Of course, the bicycle was equipped with brakes—levers mounted on the handlebars—but not the particular part of the handlebars that my hands now gripped so determinedly. To loosen my grip and reach for the brake would result, I was sure, in my losing control of the steering, causing the wheel to turn sharply and pitching me over the top for a fatal header. These days I know no such thing would have happened, but I didn’t know it then and nor did I consider that it worth the risk of experimentation. The only alternative then was to hang on and allow the machine to rush as it would to the base of the hill and then coast to a halt on the flatter section beyond. Which might have been the case had there not been further complications.
First of these was the dust and grit, thrown up by a gusty wind and now being forced by my increasing speed to rush into my eyes, blurring everything in a film of tears and making it almost impossible to see the road before me. What lay ahead was Mr McKenzie in his new Ford, coming along toward me in what was an open challenge to my hitherto sole command of the road.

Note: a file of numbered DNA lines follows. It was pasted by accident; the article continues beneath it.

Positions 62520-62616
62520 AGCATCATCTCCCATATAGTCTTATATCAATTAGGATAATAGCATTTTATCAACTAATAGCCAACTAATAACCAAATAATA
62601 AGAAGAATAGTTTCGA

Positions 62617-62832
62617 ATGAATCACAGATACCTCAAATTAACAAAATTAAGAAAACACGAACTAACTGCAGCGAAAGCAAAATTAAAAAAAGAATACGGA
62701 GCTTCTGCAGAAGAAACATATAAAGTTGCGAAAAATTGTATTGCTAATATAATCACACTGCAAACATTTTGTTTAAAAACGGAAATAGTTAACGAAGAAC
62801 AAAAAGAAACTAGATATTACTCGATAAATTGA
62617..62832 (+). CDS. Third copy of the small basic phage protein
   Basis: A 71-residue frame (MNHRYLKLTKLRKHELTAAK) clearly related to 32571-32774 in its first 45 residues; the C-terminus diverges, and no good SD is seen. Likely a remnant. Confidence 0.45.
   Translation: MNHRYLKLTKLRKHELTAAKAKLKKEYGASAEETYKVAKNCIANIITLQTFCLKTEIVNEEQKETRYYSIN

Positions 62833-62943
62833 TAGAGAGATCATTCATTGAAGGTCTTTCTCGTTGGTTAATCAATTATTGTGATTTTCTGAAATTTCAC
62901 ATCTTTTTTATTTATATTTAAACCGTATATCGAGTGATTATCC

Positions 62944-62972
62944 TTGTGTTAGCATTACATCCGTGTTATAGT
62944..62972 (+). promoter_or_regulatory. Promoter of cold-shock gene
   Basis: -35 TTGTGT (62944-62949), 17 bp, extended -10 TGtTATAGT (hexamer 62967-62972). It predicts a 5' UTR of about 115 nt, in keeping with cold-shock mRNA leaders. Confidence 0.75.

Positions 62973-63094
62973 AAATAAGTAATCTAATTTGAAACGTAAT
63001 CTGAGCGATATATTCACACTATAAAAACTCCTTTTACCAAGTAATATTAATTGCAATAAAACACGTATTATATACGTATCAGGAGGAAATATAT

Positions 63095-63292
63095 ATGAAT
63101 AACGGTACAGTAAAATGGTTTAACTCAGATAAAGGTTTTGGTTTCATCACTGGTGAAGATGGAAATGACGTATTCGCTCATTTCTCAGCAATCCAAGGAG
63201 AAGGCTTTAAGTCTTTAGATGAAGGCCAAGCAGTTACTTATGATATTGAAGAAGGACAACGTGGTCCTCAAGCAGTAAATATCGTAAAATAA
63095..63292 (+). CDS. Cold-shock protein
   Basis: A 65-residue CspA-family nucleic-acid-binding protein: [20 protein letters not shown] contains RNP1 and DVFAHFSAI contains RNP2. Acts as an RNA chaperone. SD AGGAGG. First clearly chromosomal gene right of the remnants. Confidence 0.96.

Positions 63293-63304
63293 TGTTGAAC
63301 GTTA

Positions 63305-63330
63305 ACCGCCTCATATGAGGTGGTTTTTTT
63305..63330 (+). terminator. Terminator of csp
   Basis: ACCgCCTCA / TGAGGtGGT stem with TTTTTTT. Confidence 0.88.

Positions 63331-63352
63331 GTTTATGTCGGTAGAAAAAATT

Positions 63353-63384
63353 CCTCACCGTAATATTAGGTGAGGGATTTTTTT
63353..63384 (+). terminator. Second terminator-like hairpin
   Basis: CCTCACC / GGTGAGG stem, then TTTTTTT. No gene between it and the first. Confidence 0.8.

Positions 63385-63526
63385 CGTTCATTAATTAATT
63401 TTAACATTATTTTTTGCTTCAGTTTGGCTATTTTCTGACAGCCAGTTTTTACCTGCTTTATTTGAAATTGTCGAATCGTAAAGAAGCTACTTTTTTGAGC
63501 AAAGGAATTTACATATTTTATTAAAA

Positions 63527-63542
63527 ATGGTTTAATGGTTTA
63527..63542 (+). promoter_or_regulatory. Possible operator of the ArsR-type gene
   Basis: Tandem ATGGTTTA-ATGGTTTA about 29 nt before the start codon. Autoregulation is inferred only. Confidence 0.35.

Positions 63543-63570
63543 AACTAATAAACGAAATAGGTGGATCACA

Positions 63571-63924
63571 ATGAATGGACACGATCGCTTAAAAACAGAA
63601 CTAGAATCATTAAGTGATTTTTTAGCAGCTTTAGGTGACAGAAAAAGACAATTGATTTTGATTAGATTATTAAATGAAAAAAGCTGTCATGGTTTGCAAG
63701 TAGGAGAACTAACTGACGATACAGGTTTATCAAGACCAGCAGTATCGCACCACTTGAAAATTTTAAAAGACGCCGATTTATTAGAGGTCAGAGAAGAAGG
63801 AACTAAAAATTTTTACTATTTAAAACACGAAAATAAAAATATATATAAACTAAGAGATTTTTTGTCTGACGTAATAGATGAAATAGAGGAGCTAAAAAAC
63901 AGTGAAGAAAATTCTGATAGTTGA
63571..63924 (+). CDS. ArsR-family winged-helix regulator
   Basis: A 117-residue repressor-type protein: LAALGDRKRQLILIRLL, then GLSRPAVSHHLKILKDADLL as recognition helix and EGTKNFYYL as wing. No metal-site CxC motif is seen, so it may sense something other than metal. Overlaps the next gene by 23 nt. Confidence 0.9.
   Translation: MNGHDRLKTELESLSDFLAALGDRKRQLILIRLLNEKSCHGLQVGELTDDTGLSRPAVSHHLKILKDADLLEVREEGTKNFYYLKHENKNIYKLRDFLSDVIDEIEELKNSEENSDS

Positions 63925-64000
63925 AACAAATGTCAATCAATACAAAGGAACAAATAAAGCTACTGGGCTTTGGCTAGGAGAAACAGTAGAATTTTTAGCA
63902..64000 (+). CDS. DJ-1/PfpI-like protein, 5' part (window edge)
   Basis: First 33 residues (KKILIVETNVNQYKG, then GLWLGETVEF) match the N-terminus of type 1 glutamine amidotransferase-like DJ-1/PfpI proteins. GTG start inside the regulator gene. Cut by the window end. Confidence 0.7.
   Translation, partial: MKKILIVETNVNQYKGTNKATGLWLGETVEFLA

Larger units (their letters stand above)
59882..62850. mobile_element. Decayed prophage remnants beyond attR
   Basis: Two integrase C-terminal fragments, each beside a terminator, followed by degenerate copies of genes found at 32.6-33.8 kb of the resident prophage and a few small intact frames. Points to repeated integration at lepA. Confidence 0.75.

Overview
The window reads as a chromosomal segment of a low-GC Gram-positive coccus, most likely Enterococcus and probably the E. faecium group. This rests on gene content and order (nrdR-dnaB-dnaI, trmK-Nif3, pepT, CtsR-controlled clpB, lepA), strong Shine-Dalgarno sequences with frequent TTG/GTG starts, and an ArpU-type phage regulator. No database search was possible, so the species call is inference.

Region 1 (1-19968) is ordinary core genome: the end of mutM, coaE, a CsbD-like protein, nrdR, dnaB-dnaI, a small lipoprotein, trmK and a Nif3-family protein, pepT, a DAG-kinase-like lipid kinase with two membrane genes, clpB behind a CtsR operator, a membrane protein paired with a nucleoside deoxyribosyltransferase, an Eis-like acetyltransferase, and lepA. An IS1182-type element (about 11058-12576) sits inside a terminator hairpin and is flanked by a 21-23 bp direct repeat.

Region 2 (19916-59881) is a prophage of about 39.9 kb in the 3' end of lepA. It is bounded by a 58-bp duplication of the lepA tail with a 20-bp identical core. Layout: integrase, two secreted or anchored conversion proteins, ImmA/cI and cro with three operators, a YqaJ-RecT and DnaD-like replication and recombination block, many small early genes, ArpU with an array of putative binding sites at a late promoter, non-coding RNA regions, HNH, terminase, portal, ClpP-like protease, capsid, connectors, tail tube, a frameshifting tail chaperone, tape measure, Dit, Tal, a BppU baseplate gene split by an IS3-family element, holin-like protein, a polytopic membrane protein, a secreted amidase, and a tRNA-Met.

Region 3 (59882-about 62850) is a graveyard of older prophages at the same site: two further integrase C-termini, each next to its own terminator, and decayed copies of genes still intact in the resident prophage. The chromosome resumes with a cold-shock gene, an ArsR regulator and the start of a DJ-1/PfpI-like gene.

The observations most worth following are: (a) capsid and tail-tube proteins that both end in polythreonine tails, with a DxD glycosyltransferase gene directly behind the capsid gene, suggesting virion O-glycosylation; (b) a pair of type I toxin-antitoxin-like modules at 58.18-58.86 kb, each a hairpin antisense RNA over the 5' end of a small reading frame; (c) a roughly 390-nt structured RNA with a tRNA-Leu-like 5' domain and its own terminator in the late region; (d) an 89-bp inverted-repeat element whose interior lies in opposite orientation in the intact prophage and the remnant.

Now Mr McKenzie could never have honestly listed driving skills amongst his major talents and indeed at the time seemed to be in even less control of his vehicle than I was of the bicycle. I immediately took evasive action, shooting up Mr Jenkin’s driveway and onto the footpath, but there I encountered another local traffic hazard—Mrs Thompson and her shopping jeep—blocking my escape route and leaving me nowhere to go.
One by one, those dare-devil, very expendable flying aces of WWI were blasted out of the sky in The Dawn Patrol, and even Errol Flynn got it in the end. But they all died with such remarkable dignity and chivalry and I was sure that when I finally came to grief, I would go equally. Alas, here was a disillusionment that was just about to happen.